Rules show that parents care and teach socially acceptable behavior. To young children, rules often seem unfair or confusing. So here are some guidelines to help you think and reflect on developing rules that make sense to a preschooler:
- Rules should be age-appropriate and doable. Notice that ‘reasonable’ is not a part of the equation. Attempts to reason with a preschooler often lead only to frustration for both parent and child. Promote success for the child by keeping the rule within their known capabilities. For example, it is difficult (if not impossible) for a four-year-old to keep a tidy room all the time. But it is doable for him to pick up his toys, and put his shoes/clothes away before going out to play.
- Rules should be simplistic. A clear, concise explanation for why this rule is necessary, should be enough for a preschool child to connect the dots between what is expected of them and how to produce that response. Safety is a very simple reason all children need limits and it works well to explain the many, many rules necessary. The old-fashioned “because I said so” asserts power but falls short of providing a young child with the one-to-one correspondence of what might happen if they disobey the rule. Instead, say “I want you to hold my hand in the parking lot because you are not tall enough for the car drivers to see you and that is unsafe. When we get to the car, you can let go and climb in.”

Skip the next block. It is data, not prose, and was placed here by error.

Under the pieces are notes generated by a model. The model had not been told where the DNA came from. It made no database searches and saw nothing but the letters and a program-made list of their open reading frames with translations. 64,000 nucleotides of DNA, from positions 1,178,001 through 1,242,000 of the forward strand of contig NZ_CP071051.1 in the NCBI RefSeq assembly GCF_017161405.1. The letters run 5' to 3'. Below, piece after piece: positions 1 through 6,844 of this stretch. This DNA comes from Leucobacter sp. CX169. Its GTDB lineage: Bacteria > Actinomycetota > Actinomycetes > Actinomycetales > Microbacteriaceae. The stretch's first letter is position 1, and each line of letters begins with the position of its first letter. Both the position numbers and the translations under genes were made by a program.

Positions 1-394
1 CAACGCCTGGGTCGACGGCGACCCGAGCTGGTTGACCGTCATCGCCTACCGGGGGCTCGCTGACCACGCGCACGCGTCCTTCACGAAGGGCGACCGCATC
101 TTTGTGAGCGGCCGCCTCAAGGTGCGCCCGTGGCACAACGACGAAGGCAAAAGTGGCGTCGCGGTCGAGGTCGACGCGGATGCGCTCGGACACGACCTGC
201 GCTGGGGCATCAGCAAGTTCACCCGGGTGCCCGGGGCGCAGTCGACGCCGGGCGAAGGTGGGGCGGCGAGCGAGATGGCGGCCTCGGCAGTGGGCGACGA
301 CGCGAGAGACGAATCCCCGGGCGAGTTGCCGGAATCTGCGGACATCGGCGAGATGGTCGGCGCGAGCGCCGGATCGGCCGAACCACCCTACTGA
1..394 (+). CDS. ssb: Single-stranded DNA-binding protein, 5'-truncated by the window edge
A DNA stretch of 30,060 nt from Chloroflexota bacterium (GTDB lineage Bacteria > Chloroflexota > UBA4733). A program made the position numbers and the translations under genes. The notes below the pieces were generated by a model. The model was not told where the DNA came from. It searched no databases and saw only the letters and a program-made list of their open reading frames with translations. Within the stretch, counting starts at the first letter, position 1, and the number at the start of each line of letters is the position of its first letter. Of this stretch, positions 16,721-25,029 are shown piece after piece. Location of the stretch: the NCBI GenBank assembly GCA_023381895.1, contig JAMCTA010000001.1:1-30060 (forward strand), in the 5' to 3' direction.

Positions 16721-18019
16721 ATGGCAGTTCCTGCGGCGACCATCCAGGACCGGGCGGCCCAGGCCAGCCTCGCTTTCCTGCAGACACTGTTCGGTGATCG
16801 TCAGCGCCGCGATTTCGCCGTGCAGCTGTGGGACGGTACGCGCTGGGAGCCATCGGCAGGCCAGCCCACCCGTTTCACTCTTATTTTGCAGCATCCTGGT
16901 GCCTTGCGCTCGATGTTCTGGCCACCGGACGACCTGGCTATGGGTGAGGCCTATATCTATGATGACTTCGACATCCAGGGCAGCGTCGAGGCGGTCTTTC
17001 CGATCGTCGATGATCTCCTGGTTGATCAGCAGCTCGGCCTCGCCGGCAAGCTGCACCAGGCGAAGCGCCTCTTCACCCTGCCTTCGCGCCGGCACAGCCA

- Be a coach rather than a referee. Children need to learn how adults expect them to behave. They need a playbook for what to do when they team up with other kids. This is a difficult task to master if their grown up just keeps blowing the whistle and yelling “foul. “ For example, if a child is hitting her classmate, try saying, “Tell her why you are angry at her so you can talk things out” instead of blurting out “Don’t hit!”
- Remain calm and repeat. Expect the worst rebellion from the beginning, and learn to perfect the robot response. Consistently replying with the simplistic explanation (above) over and over and over equips parents to control any situation by deflecting their own anger or exasperation with a screaming three year old.